Skip to main content
Report this ad

See also:

Comcast’s Internet Essentials: how schools can avoid Hoboken’s digital debacle

What do Hoboken Junior-Senior High School and Comcast Corporation have in common?

Bridging the digital divide. Or staying on the wrong side.

Comcast‘s Internet Essentials targeting low-income families is a vibrant initiative that launched in 2011. Hoboken’s school district recently made the hard choice to abandon its dismal, costly program.

The difference also highlights demonstrates how Comcast has evolved as a company and in its social responsibility. Comcast is creating shared value, as introduced by Michael E. Porter and co-author Mark Kramer, “the framework for creating economic value while simultaneously addressing societal needs and challenges.”

Comcast may influence how other corporations view social responsibility and how nonprofits view “corporate philanthropy”. It will do both as it it bridges the digital divide for low-income populations and meets its economic goals.

Hoboken aspired to bridge the digital divide. Mark Toback, current superintendent Hoboken School District, recently went public to say it was ditching the program to benefit other schools. Background: About five years ago, a windfall of stimulus money made it possible for the district to buy about 300 laptops, but “maybe not the best implementation”, Toback said. Damage, theft and cumbersome security software contributed to a program that became “unsustainable”. The teachers, already overextended, were not to blame. Administrators who started it up have left.

Hoboken is seeking a recycler to dispose of about a third of the laptops.


On the other hand, Comcast’s Internet Essentials exemplifies how business can be more effective than government in advancing educational technology. The initiative originally required eligible low-income families to have school-age children. Recently, it expanded its criteria to include low-income adults without children. Children in poor districts may be left behind

Charisse R. Lillie, Vice-President, Corporate Investment, Comcast and President, Comcast Foundation, summed it up: “Digital literacy awareness and training are a critical part of getting more Americans online.”

Internet Essentials deals with the three main barriers to broadband adoption: want of understanding about computer’s relevance and benefits; the cost of a home computer; and the cost of the Internet service. Here’s how:

  • Residential Internet service for $9.95 a month plus applicable taxes;
  • No price increases, no activation fees, or equipment rental fees;
  • A voucher to purchase a low-cost computer for $149.99 plus tax; and
  • Access to free digital literacy training in print, online and in-person.

Comcast’s multi-million dollar partnership with nonprofit Khan Academy’s free online education adds another dimension to Internet Essentials. Khan Academy’s mission is “changing education for the better by providing a free world-class education to anyone anywhere.”

Describing the partnership, Comcast Executive Vice-President, David Cohen, sounded ebullient: “So the marriage is perfect – Khan Academy content will help drive broadband adoption; the increased adoption will help get Khan Academy content where it can do incredible good. This partnership will raise awareness to ensure low-income families can take advantage of the symbiotic relationship between the two programs.”


Philadelphia and Chicago are among the many cities establishing Internet Essentials’ programs since 2011. They are among the 15 “Gold Medal” cities receiving grants from the $1 million fund to create Internet Essentials Learning Zones.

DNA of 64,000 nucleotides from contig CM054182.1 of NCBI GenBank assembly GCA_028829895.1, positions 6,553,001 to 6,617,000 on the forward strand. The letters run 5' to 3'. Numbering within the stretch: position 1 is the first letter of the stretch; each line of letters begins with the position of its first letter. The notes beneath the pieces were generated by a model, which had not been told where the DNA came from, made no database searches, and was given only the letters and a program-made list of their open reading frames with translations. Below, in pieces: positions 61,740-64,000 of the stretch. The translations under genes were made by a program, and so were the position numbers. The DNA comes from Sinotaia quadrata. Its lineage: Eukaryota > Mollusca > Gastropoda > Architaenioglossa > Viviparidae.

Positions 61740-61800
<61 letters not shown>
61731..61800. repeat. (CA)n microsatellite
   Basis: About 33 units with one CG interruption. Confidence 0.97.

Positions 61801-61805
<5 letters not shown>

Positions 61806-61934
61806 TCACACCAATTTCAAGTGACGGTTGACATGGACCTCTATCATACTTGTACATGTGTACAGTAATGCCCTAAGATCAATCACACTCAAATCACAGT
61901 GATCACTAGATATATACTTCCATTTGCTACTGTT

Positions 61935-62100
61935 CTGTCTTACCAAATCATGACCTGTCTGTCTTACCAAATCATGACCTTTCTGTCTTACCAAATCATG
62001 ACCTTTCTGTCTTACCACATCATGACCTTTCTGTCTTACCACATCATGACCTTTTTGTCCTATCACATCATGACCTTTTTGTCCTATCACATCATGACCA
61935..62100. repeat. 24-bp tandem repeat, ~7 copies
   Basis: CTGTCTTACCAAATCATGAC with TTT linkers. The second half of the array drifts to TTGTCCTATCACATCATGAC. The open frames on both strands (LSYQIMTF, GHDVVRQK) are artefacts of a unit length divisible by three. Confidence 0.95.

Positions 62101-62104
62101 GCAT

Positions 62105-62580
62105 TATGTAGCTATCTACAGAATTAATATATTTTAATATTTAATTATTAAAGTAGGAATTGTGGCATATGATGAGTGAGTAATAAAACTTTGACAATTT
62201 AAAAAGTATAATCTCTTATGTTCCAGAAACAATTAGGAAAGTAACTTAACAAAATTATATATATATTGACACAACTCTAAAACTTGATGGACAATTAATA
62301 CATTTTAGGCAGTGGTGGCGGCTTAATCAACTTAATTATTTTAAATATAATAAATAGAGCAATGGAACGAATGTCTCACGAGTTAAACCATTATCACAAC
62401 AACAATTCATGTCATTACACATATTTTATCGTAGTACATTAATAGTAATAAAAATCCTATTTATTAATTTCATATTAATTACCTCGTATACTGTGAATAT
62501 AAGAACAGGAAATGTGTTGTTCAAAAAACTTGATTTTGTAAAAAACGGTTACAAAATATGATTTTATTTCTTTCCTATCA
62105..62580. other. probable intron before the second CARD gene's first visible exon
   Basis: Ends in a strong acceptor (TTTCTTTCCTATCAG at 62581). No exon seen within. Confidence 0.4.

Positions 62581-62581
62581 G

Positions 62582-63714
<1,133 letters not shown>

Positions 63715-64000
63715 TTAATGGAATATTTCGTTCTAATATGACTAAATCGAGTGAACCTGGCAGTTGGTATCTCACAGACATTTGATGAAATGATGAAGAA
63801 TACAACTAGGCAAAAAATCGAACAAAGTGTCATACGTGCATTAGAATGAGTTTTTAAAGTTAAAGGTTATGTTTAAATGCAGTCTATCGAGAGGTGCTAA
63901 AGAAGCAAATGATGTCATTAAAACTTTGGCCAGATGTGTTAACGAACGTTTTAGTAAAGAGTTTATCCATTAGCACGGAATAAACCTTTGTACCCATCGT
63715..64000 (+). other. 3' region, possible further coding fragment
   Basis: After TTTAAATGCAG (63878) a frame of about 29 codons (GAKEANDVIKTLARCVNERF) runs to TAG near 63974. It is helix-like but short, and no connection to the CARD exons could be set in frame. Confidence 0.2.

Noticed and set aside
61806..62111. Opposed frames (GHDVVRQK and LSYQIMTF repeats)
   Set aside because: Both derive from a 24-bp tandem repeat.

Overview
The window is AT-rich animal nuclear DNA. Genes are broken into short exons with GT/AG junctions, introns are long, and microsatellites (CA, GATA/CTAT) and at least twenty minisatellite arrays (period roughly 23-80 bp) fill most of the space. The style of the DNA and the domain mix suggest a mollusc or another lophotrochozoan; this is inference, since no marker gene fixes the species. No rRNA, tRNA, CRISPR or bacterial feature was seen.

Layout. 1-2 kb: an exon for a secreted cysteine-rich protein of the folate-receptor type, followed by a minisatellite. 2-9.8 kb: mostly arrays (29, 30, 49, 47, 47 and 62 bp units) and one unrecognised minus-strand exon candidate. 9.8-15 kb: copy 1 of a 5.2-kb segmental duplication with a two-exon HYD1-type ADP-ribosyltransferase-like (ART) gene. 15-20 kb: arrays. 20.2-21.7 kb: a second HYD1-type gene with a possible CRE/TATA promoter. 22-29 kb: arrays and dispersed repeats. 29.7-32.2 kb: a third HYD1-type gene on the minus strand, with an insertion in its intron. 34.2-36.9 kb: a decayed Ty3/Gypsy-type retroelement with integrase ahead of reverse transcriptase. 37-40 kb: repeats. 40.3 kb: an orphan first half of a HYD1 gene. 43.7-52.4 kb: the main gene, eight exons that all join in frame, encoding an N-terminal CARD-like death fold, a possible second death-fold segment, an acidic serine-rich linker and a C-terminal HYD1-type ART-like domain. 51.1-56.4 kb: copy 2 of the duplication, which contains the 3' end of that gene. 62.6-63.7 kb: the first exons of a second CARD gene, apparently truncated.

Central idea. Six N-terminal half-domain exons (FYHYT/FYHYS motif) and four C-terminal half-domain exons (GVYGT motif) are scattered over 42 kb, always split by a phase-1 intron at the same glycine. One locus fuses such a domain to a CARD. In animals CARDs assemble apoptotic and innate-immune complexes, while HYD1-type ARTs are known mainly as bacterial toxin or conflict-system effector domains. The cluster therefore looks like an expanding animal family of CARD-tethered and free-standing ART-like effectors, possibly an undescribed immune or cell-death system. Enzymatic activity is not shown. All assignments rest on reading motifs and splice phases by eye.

Philadelphia: At the 2011 launch, Mayor Nutter expressed appreciated at having this program available in Philadelphia, where 230000 lack access to a computer in the home.

Chicago: In its first year, Comcast’s Internet Essentials signed up 7000 families in Chicago. It doubled enrollment to14000 families in year two, actually including 50,000 people in those families.

Recognizing these effective efforts, the U.S. Conference of Mayors honored the City of Chicago and Comcast “Outstanding Award for Public/Private Partnerships".


Can business break down barriers that school systems are unable to mitigate? Internet Essentials addresses several gaps identified below:

  • · A national survey on the benefits and barriers to technology reported that 90% of teachers are using technology in the classroom. About 62% would like to use more.
  • · However, significant barriers in lack of adequate training in technology they use (46%); and lack of adequate support for technology they use (51%);
  • · Foremost, barriers to using technology in the classroom more often are lack of hardware (63%); students lack access to the internet at home (53%); and bandwidth issues at school (43%).

.Business has a role in the federal government’s vision, as well. The Presidents ConnectED (June 6, 2013) called for 99% of schools to be connected by broadband and wireless within 5 years, train teachers, support digital content, leverage the playing field for rural areas, maintain purchase of devices with local leadership, expose students to global opportunities and restore U.S. leadership in the world. (Currently, South Korea continues to lead.)

In February 2014, President Obama announced FCC support of Connect ED with $2 billion in repurposed funding for the FCC’s E-rate program to connect more than 15,000 schools and 20 million students to high-speed broadband. Unfortunately, in cities like Philadelphia, connection does not solve the needs of schools that need hardware because government funding was restricted to technology and networking.

Notably, responding to the President’s appeal to the business community, seven companies made contributions of $750 million in goods and services for ConnectED schools. The companies included AT&T, Sprint, Microsoft, Apple, Autodesk, O’Reilly Media and Verizon.

The Federal Communication Commission (FCC) reports progress and deficiences:

  • 19 million Americans—6 percent of the population—still lack access to fixed broadband service at threshold speeds. In rural areas, nearly one-fourth of the population —14.5 million people—lack access to this service. In tribal areas, nearly one-third of the population lacks access.
  • Even in areas where broadband is available, approximately 100 million Americans still do not subscribe. The report concludes that until the Commission’s Connect America reforms are fully implemented, these gaps are unlikely to close. Because millions still lack access to or have not adopted broadband, the Report concludes broadband is not yet being deployed in a reasonable and timely fashion.